“Remember, to remain healthy or to get sick is your choice and your responsibility. I have shown you the way. You have already experienced the healing. Now, it is up to you take the road and proceed further. Nobody can walk this road for you.”

To those patients reading this case study, I would say the same thing to you. Just one reminder, please bring all your medical records when you come!

Let me conclude by saying this: “All said, I like Mat – this man from Kelantan. I am glad that I was able to help him!”

5 December 2010: Mat came back to see us again – exactly a month after his second visit. My earlier message (“scolding”) got across to him. Wonderful! On top of it he brought along his medical reports.

Medical History: He had painless, neck swelling since 2000. CT scan of head and neck on 28 August 2003 indicated an enlarged “right submandibular gland. It measures 2.3 x 2.7 x 4.2 cm. Right maxillary sinus mucocele and concurrent chronic siniusitis.”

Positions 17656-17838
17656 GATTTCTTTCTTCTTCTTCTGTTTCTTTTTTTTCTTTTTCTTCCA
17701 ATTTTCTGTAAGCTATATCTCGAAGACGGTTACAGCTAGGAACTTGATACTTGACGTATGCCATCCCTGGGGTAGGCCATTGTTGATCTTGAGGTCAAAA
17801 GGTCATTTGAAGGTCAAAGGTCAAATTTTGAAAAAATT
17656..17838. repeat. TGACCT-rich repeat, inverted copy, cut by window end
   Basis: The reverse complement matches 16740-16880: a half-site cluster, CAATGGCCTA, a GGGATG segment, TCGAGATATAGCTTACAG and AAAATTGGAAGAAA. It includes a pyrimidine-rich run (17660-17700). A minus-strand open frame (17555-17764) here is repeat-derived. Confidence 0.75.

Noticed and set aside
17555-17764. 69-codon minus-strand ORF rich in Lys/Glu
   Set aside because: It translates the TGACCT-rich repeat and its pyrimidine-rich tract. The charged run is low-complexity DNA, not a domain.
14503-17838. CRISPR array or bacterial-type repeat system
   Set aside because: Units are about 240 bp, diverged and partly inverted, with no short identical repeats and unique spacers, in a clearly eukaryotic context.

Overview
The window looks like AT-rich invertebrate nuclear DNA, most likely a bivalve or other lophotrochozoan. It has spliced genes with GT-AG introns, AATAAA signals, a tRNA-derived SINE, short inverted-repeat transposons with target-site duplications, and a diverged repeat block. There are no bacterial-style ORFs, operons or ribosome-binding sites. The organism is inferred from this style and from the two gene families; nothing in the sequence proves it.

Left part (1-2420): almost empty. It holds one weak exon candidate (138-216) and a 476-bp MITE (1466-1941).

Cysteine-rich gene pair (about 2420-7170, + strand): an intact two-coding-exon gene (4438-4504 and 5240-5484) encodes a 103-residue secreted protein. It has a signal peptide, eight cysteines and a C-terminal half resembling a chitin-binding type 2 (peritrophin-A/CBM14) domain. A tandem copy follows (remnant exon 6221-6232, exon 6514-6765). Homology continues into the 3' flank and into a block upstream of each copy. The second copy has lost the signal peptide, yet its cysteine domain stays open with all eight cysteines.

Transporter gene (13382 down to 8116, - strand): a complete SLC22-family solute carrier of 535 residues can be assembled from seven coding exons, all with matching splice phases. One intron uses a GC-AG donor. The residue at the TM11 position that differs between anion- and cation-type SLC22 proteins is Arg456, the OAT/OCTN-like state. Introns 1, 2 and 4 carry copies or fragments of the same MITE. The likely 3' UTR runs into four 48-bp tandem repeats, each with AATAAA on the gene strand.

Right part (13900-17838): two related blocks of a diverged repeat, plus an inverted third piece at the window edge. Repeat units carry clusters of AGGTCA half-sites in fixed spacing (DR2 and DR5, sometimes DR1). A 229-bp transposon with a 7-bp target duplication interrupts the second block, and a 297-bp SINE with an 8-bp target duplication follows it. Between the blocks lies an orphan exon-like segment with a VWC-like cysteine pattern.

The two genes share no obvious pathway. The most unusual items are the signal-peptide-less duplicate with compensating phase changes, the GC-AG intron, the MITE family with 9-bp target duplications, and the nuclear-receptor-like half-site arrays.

Surgery was performed to remove the lump. Histopathology report confirmed “adenoid cystic carcinoma. Tumour extends to the outer capsule of salivary gland.”

Ultrasonography of the liver on 4 December 2010 (a day before his present visit) indicated “liver is enlarged (21 x 11 cm) and irregular. Heterogeneous parenchymal echo texture with many nodular masses with varying sizes and texture with irregular outlines. A big nodule  10 x 8 cm in size in the inferior part of the right lobe crossing segmental boundaries showing necrotic centre. Ascitic fluid is present. Impresion: multiple metastatic lesions of the liver.

My first question to Mat was: “How are you doing?” Without hesitation he replied that he was good and well. During this visit he was accompanied by his son and daughter. Four points were highlighted.

  • The son pointed out that before taking the herbs, Mat’s abdomen was enlarged. Now, the swelling had subsided significantly although the abdomen is still hard.
  • Mat has more strength. He said he is strong for a man of his age – 62 years old.
  • Mat is able to go fishing, unlike before.
  • His pale palms are now pink. His face is flushed. He looks and feels healthy.